4. If you think Norwegian will go bankrupt before you get your money, chargeback didn't work and you don't want to sue yourself, then you could consider one of the various "Flight Right" legal services. They claim they will help you get the money and as compensation keep 20-30% of whatever you get paid. This is usually bad for you - because in the worst case the company doesn't do anything at, just waits as you would do on your own - but now you loose 30% in case you do get paid. The only time this pays, and I don't think this is hugely likely, is if the company sues on your behalf (or threatens to) - and as a result of that you get paid. You can't force the company to sue, so it's really unlikely to pay off.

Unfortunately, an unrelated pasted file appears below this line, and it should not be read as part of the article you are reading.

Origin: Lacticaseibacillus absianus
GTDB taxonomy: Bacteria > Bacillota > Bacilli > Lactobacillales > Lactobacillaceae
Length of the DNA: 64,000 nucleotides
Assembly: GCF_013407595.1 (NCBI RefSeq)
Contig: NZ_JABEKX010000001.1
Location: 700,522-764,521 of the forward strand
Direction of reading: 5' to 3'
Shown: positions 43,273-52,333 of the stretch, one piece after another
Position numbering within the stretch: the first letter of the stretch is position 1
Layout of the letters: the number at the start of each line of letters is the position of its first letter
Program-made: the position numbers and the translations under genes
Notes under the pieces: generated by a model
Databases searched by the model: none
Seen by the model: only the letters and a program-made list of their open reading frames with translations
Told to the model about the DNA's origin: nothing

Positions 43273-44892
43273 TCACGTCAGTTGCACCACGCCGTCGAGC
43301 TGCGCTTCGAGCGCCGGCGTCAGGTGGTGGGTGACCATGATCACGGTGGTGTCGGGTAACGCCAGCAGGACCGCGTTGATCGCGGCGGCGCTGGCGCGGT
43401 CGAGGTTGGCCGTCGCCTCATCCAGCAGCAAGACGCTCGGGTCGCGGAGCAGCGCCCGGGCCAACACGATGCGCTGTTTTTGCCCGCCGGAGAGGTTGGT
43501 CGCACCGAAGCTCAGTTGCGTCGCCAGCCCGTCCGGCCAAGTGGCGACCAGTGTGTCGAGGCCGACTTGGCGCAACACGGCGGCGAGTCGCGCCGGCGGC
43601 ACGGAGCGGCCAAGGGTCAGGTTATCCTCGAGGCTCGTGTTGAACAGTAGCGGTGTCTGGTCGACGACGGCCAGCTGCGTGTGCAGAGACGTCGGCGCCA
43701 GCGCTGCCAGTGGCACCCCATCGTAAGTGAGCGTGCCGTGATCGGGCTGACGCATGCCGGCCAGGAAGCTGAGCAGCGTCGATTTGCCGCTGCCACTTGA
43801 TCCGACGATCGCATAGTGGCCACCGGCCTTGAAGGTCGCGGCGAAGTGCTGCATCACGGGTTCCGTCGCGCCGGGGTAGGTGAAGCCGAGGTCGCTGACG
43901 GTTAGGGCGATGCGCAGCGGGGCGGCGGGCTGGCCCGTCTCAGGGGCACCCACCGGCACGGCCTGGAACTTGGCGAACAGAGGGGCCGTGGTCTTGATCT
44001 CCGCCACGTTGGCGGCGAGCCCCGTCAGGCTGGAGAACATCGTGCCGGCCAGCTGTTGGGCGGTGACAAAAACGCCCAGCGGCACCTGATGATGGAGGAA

5. The legal service option that isn't dodgy: get a company to pay you a lump sum now in exchange for whatever reimbursement you may get based on your flight rights. This is the only option that has full incentive alignment and will result in an economically optimal result. You've got a real benefit: you get your hard cash now, rather than uncertainty in the future. The only company I have found that suggests they consider this option is https://www.flight-refund.com/ (select direct refund). The fact that none of the other companies offer this option suggests that these companies exploit customer ignorance with the scheme outlined under point 4: they claim they sue for you, but in fact they just wait and see, and get 30% without any work of their own. I don't know whether the company I linked to actually offers direct refund - it may be that they just use it as a bait to offer you scheme 4. But you could give it a try. Basic economics suggests you will never get more than (100% - commission) * max_refund ~ 100 EUR, otherwise everyone would choose this option as opposed to commission option. I'd be surprised if they offer more than 50 EUR - but even then - this may be the best option in case you want peace of mind, certainty or are cash-strapped.